P owned and member managed “Day Spa & Massage Therapy Company, LLC.” P catered to men and women. Among other services, P offered Brazilian and bikini waxes – sometimes called “Sphynx,” bare waxing, or Hollywood waxing. To provide these services, P hired A, an Aesthetician, who had been fully certified and licensed by the school at which A had studied and by the state in which P was located. One day, T visited P’s company. T had never sought such services, but T’s friends had raved about P’s waxes. A met T at the service desk. T asked for a Brazilian wax. “A full or modified Brazilian?” A asked. T looked confused, and so A explained that a Full Brazilian (“FB”) would render T hairless from belly button to buttocks, and a FB required T would be naked from the waist down. A FB required A to touch T’s body and to adjust T’s body so that A could access every follicle of pubic hair. Next, A explained a Modified Brazilians (“MB”). A MB left a thin strip of hair at the top of T’s genitalia, viz., a “landing strip.” T opted for FB. A again told T that A would have to touch T’s genitals to complete the waxing. T agreed, and T signed the service contract and initialed the space for acknowledging A’s information. T got undressed in a private salon, where T also drank hot herbal tea. At A’s behest, T, w who was waist down naked, got on the waxing table. Once on the table, with instrumental tones wafting, T drifted into light sleep; A completed the FB. Upon awaking, T felt physically uncomfortable, asking A if A had touched T improperly. A, saying no, and feeling offended, walked out. Two weeks later, P received a letter from T’s attorney, in which T alleged that A had improperly touched T, causing T to seeking counseling and drugs for post-traumatic stress disorder. Having worked with A for 10 years, P responded that A was a certified, licensed Aesthetician, who’d never had any such allegations filed by clients. T sued P, and in deposing A, P and T’s attorney learned that A had properly touched T during the FB. Nevertheless, T still felt that A’s touching was improper. In the suit, T alleged that A, cloaked with the apparent authority, had induced T by false representations to rely reasonably on A, so that A, while within the scope of employment, could cause harm to T. If P demurred, in effect saying “Yeah, so what!” to T’s pleadings, will the court find in favor of T?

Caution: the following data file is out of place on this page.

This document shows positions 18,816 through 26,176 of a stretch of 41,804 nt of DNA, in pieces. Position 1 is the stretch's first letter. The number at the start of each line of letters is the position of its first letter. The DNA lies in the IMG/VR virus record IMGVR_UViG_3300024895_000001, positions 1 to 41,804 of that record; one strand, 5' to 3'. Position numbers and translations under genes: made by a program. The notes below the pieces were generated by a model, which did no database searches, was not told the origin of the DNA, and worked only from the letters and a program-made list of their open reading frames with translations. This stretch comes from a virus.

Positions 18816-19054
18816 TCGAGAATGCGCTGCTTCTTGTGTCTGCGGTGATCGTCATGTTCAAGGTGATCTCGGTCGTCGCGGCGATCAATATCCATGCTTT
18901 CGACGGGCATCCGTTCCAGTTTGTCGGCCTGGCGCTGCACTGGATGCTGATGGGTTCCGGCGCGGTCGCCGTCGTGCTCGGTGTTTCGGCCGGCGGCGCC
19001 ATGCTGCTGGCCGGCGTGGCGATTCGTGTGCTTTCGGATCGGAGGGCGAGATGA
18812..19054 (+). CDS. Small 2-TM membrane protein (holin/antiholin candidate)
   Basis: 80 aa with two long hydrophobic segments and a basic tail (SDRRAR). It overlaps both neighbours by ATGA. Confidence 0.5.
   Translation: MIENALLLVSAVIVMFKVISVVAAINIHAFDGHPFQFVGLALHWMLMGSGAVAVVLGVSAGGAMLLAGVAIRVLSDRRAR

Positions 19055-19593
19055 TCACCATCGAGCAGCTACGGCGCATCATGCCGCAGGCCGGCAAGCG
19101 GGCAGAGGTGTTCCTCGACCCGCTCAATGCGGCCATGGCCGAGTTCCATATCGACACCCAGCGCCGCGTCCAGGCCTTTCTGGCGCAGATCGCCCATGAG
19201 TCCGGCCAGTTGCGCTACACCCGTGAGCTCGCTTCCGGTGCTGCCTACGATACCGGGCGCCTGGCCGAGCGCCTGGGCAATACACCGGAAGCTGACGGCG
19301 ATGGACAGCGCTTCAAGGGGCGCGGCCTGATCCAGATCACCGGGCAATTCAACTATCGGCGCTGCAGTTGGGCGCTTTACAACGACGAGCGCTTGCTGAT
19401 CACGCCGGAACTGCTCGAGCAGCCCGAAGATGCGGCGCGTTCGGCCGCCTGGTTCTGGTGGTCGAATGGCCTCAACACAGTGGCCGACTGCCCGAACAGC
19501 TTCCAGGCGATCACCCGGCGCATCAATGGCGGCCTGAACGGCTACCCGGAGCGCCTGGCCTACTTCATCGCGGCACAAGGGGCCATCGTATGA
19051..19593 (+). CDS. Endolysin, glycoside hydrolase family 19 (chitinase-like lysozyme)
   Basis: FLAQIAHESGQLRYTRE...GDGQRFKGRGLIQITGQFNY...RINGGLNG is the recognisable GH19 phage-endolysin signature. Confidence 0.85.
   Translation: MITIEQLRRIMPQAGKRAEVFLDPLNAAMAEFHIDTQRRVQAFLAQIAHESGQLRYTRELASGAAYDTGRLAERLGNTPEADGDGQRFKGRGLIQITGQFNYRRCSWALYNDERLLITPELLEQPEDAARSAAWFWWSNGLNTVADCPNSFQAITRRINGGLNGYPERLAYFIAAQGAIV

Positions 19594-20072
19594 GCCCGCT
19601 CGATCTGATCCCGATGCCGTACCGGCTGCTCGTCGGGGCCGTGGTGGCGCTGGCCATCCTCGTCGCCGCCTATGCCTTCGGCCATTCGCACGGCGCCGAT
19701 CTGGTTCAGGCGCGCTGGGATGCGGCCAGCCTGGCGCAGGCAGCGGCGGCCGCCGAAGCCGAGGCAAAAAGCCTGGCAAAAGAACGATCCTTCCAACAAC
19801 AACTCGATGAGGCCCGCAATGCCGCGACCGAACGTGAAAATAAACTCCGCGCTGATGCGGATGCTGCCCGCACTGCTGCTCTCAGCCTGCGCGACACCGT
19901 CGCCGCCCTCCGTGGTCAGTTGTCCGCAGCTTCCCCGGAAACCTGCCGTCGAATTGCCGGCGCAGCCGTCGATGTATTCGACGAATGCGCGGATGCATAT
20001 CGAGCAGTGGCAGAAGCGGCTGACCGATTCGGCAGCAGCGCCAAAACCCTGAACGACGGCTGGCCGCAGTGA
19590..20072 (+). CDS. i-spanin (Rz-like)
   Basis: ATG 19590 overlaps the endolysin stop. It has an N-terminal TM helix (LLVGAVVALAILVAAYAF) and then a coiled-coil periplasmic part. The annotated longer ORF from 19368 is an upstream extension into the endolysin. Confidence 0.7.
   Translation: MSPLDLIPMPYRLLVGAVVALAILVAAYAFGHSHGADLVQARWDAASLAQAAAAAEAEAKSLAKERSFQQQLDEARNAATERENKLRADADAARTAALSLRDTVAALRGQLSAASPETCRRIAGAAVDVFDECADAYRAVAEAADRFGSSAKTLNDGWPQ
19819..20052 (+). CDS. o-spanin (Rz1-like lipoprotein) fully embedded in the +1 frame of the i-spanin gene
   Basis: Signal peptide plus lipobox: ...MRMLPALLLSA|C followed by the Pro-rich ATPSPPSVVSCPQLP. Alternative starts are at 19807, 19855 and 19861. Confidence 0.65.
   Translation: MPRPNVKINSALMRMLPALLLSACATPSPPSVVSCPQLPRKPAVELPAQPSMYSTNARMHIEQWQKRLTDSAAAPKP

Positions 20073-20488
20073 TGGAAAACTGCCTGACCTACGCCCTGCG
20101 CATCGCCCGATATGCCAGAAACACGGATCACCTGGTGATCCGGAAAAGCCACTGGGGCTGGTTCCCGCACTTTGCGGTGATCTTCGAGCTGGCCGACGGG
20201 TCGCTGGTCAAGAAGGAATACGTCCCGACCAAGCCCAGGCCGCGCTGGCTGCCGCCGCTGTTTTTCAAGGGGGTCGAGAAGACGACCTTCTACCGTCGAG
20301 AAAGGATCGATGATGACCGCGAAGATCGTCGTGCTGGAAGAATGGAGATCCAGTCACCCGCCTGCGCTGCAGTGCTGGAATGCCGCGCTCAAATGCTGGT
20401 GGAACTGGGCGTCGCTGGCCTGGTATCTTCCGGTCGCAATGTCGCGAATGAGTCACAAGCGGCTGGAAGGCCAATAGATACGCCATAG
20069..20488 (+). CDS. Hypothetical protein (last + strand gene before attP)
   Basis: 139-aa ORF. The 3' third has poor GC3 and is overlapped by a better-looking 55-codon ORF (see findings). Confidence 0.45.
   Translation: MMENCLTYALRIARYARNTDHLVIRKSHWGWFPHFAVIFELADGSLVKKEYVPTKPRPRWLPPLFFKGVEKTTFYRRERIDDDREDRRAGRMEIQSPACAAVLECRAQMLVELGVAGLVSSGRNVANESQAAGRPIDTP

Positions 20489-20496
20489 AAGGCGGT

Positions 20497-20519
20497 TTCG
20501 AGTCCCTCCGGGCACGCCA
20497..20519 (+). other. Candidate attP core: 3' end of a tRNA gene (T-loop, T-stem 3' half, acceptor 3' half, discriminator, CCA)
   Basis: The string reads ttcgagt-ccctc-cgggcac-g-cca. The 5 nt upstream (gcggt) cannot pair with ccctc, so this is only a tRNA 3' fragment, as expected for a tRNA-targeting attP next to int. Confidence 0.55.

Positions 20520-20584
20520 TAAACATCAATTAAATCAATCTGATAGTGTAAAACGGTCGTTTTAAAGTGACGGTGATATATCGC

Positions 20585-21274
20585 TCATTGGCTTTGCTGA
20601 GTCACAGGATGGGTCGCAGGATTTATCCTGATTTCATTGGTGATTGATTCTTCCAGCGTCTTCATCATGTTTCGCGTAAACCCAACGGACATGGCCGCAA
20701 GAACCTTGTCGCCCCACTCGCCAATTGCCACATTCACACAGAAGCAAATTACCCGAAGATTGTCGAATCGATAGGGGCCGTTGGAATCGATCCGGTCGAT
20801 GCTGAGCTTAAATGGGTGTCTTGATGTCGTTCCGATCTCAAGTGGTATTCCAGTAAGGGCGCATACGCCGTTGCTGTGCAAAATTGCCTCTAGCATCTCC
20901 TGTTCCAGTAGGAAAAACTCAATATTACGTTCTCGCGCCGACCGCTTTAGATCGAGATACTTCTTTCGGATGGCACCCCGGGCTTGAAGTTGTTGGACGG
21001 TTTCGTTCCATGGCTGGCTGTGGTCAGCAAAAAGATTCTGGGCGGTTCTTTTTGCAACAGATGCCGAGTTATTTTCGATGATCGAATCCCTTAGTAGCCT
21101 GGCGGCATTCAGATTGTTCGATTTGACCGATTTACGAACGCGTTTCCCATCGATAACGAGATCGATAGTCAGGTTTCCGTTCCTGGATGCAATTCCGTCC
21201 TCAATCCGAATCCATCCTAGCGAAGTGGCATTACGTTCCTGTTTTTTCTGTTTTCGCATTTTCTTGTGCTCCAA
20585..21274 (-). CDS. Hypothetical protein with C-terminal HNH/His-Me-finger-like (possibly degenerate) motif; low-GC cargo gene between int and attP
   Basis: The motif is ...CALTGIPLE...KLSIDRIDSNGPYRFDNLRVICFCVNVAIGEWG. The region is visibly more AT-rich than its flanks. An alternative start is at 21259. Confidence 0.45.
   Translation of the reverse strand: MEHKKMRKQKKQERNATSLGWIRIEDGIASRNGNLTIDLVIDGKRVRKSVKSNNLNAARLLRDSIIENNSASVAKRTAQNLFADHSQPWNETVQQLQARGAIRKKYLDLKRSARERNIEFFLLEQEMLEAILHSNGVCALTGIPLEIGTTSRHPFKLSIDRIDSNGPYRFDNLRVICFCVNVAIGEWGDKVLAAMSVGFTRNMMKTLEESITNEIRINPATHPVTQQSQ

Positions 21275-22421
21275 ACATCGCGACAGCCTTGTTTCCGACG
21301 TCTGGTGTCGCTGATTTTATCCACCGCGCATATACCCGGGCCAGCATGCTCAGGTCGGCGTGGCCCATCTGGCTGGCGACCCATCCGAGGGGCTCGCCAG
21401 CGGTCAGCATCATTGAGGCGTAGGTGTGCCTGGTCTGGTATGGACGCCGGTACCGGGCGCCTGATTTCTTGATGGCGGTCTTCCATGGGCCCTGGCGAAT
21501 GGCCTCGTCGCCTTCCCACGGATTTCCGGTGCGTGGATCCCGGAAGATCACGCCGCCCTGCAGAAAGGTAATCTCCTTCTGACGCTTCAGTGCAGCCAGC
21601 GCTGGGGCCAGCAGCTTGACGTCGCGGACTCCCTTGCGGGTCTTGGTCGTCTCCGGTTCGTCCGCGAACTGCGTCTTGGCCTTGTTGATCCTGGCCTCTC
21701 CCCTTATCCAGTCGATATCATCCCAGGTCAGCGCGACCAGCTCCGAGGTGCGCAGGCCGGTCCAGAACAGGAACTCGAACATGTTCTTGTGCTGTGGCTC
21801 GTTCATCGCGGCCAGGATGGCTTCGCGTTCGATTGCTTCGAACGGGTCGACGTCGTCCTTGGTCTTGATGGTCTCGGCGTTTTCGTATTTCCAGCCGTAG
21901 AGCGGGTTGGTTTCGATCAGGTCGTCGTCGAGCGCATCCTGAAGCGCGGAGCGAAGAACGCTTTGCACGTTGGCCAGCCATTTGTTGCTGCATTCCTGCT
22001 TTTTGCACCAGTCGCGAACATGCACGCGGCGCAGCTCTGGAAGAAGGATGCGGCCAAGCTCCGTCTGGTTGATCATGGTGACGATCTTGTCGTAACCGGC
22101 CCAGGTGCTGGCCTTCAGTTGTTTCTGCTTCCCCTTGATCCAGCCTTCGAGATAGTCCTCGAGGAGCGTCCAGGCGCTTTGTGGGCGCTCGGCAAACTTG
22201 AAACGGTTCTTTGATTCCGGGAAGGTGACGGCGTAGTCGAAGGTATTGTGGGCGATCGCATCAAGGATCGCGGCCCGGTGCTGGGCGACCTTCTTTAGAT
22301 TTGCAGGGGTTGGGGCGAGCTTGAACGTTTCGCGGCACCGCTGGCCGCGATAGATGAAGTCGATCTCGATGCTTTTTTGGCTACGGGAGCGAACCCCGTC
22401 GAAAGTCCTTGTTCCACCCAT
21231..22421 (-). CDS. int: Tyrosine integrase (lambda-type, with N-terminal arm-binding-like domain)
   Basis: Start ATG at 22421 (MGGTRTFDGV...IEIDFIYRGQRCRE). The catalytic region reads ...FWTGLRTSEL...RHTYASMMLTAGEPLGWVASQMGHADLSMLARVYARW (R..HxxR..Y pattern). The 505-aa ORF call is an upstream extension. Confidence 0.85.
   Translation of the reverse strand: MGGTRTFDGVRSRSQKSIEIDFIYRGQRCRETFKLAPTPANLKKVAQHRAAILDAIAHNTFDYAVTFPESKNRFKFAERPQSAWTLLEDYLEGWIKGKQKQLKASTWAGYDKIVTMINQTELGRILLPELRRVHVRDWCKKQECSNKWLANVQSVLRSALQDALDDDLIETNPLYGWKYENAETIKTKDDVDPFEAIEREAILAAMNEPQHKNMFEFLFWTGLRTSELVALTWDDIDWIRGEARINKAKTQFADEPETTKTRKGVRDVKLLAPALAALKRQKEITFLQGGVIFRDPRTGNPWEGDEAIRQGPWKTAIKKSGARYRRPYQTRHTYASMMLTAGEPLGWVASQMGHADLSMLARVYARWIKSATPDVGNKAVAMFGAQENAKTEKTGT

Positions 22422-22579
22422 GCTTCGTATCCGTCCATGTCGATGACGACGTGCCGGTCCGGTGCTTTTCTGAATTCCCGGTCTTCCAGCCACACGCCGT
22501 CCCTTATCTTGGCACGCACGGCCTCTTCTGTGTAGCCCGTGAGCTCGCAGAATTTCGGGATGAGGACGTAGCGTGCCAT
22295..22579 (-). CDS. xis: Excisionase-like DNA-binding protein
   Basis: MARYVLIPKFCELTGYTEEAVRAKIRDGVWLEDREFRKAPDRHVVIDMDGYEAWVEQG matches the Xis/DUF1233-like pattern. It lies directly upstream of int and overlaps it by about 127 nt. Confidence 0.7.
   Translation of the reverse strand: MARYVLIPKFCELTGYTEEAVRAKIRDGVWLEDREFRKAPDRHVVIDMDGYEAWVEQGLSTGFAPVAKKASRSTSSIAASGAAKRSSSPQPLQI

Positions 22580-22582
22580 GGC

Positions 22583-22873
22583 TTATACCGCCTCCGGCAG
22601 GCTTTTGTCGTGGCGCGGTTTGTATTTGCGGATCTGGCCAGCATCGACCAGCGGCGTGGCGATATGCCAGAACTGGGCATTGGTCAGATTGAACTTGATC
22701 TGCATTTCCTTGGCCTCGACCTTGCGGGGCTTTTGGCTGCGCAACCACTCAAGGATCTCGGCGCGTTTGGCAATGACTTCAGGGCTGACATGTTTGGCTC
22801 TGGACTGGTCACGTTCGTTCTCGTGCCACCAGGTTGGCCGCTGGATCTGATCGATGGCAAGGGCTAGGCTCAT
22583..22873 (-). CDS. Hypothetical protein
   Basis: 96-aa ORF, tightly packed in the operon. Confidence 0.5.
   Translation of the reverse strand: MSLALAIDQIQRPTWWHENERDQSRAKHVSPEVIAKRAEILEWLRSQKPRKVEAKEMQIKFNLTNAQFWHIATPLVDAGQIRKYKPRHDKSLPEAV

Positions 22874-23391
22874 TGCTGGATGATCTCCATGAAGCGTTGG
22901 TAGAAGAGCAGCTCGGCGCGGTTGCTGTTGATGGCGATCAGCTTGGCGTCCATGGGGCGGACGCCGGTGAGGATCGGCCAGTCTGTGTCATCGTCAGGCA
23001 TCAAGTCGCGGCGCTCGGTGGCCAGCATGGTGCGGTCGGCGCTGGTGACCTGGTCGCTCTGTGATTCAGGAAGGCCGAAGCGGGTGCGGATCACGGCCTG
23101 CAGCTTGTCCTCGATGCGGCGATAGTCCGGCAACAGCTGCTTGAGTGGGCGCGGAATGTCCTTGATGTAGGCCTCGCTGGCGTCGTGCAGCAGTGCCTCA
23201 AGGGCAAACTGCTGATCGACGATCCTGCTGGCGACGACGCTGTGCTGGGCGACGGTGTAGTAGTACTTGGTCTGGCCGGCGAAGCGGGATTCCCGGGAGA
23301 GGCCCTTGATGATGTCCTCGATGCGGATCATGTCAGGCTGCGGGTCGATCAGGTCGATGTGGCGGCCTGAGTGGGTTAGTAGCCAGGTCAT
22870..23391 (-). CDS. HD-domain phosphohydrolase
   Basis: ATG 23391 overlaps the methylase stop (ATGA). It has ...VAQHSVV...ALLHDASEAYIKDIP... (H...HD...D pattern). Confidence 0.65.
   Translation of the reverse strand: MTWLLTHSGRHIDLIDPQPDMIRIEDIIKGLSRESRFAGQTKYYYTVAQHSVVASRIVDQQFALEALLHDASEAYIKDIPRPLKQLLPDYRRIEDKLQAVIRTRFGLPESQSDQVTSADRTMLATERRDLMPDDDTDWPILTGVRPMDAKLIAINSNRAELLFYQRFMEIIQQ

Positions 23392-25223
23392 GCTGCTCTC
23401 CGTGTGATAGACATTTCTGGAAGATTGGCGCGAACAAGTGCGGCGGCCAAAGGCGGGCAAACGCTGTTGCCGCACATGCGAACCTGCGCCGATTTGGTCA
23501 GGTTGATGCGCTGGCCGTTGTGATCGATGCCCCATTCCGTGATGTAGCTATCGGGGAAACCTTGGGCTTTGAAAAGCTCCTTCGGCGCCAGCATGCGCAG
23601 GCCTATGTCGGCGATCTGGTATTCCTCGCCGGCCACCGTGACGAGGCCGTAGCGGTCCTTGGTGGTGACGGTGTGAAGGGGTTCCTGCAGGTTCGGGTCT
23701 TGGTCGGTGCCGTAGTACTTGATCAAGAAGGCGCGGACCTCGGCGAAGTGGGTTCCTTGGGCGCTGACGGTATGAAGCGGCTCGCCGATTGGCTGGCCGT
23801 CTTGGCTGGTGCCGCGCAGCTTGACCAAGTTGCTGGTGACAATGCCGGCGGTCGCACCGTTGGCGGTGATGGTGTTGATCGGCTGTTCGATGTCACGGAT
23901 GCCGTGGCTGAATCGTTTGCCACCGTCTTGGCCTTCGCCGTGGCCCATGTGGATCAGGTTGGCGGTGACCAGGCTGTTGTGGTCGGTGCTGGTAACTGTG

(A) Yes, because T had established that A was a servant who was placed into A’s position as an Aesthetician, which enabled A to harm to T.
(B) No, because T expressly and impliedly consented to A touching T in any manner that was reasonable for A to provide the FB service that T requested.
(C) Yes, because P benefited from the revenue paid by T to P for services performed by A.